Though Mark was not one of the original disciples of Christ, he was the son of Mary, a woman of wealth and position in Jerusalem (Acts 12:12), a companion of Peterdb04 (1 Pet. 5:13), and the cousin of Barnabasdb05 (Col. 4:10). These associations, especially his association with Peter who was evidently Mark’s source of information, gave apostolic authority to Mark’s Gospel. Since Peter spoke of him as “Mark, my son,” (1 Pet. 5:13), Peter may have been the one who led Mark to Christ.
In addition, he was also a close associate of Pauldb06. Ryrie writesdb07:
He had the rare privilege of accompanying Paul and Barnabas on the first missionary journey but failed to stay with them through the entire trip. Because of this, Paul refused to take him on the second journey, so he went with Barnabas to Cyprus (Acts 15:38-40). About a dozen years later he was again with Paul (Col. 4:10; Philem. 24), and just before Paul’s execution he was sent for by the apostle (2 Tim. 4:11). His biography proves that one failure in life does not mean the end of usefulness.fn17
DATE: A.D. 50S OR 60S
The dating of Mark is somewhat difficult, though many scholars believe this Gospel was the first of the four Gospels. Unless one rejects the element of predictive prophecy, 13:2 clearly shows that Mark was written before A.D. 70 and the destruction of the temple in Jerusalem. Ryrie points out:
In fact, if Acts must be dated about A.D. 61, and if Luke, the companion volume, preceded it, then Mark must be even earlier, since Luke apparently used Mark in writing his gospel. This points to a date in the 50s for Mark. However, many scholars believe that Mark was not written until after Peter died; i.e., after 67 but before 70.fn18
THEME AND PURPOSE:
The theme of Mark is
This thrust is brought in 10:45, “For even the Son of Man did not come to be served, but to serve, and give His life a ransom for many.” A careful reading of Mark shows how the two themes of this verse, service and sacrifice, are unfolded by Mark. Mark is addressed primarily to the Roman or Gentile reader.
As a result, the genealogy of Jesus is omitted along with the Sermon on the Mount and the condemnations by the religious leaders receive less attention. Also, since Mark presents Jesus as the Worker, the Servant of the Lord, the book focuses on the activity of Christ as a faithful Servant effectively going about His work.
This focus seems evident by Mark’s style as seen in his use of the Greek euqus, “immediately, at once,” or “then, so then,” which occurs some 42 times in this Gospel. Its meaning varies from the sense of immediacy as in 1:10, to that of logical order (“in due course, then”; cf. 1:21 [“when”]; 11:3 [“shortly”]).fn19 Another illustration of this active focus is Mark’s prominent use of the historic present to describe a past event, which was evidently done for vividness.
Servant, Servant of the Lord.
8:34-37. Then Jesus called the crowd with his disciples and said to them, “If anyone wants to come after me, he must deny himself and take up his cross and follow me. For whoever wants to save his life will lose it, but whoever loses his life for me and the gospel will save it. What advantage is it for someone to gain the whole world, yet forfeit his soul? What can a person give in exchange for his soul?”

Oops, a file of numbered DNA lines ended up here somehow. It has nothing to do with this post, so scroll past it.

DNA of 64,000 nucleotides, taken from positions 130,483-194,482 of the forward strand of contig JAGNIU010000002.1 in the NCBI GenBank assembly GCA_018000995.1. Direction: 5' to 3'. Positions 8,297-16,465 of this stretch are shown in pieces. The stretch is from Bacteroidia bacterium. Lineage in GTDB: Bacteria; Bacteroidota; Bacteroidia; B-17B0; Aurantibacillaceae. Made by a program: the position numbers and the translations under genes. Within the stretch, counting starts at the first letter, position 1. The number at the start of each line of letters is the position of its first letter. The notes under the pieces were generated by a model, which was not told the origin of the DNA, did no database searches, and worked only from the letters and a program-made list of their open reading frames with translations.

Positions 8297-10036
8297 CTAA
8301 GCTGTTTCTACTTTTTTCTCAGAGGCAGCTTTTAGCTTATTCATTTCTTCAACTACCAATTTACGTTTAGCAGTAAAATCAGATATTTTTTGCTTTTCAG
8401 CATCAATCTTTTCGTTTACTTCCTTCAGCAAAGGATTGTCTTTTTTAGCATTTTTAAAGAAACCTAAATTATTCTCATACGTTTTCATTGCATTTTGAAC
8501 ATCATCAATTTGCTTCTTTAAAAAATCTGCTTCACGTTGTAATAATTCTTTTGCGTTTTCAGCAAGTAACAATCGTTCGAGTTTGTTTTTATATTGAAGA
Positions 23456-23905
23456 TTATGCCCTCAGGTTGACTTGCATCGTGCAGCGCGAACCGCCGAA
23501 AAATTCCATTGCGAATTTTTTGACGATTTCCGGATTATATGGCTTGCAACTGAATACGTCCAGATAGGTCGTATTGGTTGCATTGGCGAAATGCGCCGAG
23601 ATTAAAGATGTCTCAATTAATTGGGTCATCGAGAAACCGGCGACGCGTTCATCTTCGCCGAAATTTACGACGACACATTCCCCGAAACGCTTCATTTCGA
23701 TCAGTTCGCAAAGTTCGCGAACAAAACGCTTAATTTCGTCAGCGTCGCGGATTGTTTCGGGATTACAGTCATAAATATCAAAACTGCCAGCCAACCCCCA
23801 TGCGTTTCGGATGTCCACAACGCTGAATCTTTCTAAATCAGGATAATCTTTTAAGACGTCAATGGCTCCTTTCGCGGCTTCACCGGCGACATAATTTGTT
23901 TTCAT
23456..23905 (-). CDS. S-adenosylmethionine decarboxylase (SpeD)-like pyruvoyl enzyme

10:43-45. “But it is not this way among you. But whoever wants to be great among you must be your servant, and whoever wants to be first among you must be the slave of all. For even the Son of Man did not come to be served but to serve, and to give his life a ransom for many.”
forms a key chapter in Mark, much like chapter 12 in Matthew, because here there is a change in both the content and course of the ministry of Jesus.
- The pivotal event that brings about the change is the confession of Peter, “You are the Christ (the Messiah)” (8:29).
This is followed immediately by a warning that they should tell no one, the revelation of His death, the call to discipleship, and the transfiguration.
That faith-inspired response triggers a new phase in both the content and the course of Jesus’ ministry. Until this point He has sought to validate His claims as Messiah. But now He begins to fortify His men for His forthcoming suffering and death at the hands of the religious leaders.
Jesus’ steps begin to take Him daily closer to Jerusalem—the place where the Perfect Servant will demonstrate the full extent of His servanthood.fn20
CHRIST AS SEEN IN MARK:
Of course, Mark’s contribution especially centers on presenting the Savior as the Sacrificing Servant who gives His life obediently for the ransom of many. The focus is clearly on His ministry to the physical and spiritual needs of others always putting them before His own needs. This emphasis on the Savior’s servant activity is seen in the following:
Only eighteen out of Christ’s seventy parables are found in Mark—some of these are only one sentence in length—but he lists over half of Christ’s thirty-five miracles, the highest proportion in the Gospels.fn21
With the theme of the book being that of Christ the Servant. The key verse, 10:45, provides the key for two natural divisions of the Gospel:
We can divide this into five simple sections:
- I. The Preparation of the Servant for Service (1:1-13)
- II. The Preaching of the Servant in Galilee (1:14-9:50)
- III. The Preaching of the Servant in Perea (10:1-52)
- IV. The Passion of the Servant in Jerusalem (11:1-15:47)
- V. The Prosperity of the Servant in Resurrection (16:1-20)